One of the suspects arrives at court in Barbate on Monday. SUR
Spanish minister under fire over Guardia Civil drug boat deaths

Spanish minister under fire over Guardia Civil drug boat deaths

Two police officers were killed off Barbate in Cadiz province in an attack by smugglers when their smaller boat was hit by the powerful, banned narco vessel



Friday, 16 February 2024, 13:32

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The minister of the Interior has said he has not considered resigning after the death last Friday of two Guardia Civil officers when the boat they were in was rammed by a bigger drug-trafficking vessel off Barbate in Cadiz province. Eight people were subsequently arrested including the six people that were on the powerboat.

The minister, Fernando Grande-Marlaska, has been under fire all week from opposition parties PP and Vox over, what they claim, is underspending on protection for Guardia Civil fighting against increasingly sophisticated drug smuggling operations off the Andalusian coast.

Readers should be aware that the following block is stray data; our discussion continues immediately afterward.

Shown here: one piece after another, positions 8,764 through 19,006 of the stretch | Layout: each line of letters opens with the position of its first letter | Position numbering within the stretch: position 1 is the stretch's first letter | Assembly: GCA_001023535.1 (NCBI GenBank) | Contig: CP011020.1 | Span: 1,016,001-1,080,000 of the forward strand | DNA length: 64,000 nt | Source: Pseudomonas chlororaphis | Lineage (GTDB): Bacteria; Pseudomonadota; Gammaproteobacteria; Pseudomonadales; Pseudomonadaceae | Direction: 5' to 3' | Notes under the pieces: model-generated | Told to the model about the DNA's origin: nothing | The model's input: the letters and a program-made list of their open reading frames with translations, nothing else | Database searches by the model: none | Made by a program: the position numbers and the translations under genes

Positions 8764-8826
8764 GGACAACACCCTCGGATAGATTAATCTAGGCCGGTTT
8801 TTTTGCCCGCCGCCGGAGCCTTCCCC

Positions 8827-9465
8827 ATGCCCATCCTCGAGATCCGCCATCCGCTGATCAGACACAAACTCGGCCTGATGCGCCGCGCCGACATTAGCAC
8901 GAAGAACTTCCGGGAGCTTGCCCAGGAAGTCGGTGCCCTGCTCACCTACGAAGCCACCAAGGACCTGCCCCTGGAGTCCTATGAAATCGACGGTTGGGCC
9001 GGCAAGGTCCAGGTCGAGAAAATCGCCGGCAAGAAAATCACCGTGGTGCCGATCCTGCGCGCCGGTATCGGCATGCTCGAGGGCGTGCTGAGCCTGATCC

In videos shared on social media, the police issued several warnings to the traffickers who had anchored at Barbate to take shelter from a storm, even firing into the air. The officers placed their much smaller inflatable boat in their path but the smugglers rammed into the patrol vessel deliberately. Miguel Ángel González, 39, and David Pérez, 43, died as a result of the impact. Two colleagues were seriously injured.

Tracked towards Sotogrande

Following the attack, the powerful rigid inflatable vessel, a type which is banned in Spain, was located on radar heading eastwards along the coast. The gang landed by Sotogrande where some got off but police were waiting for them. They arrested three of the boat's crew and two other men who were waiting in a vehicle at the scene to pick them up.

The narco-boat then sailed on along the coast, with three people still onboard. The drug-running gang took a gamble near La Alcaidesa in La Línea, where they ran the boat aground to try to flee on foot. But the three were arrested by Guardia Civil officers who were waiting for them.

A minute's silence was widely held at town halls and other public buildings across Spain in memory of the two dead officers.

The government has backed the minister, saying that faced with the drug-trafficking challenge, Fernando Grande-Marlaska is the best person for the job.

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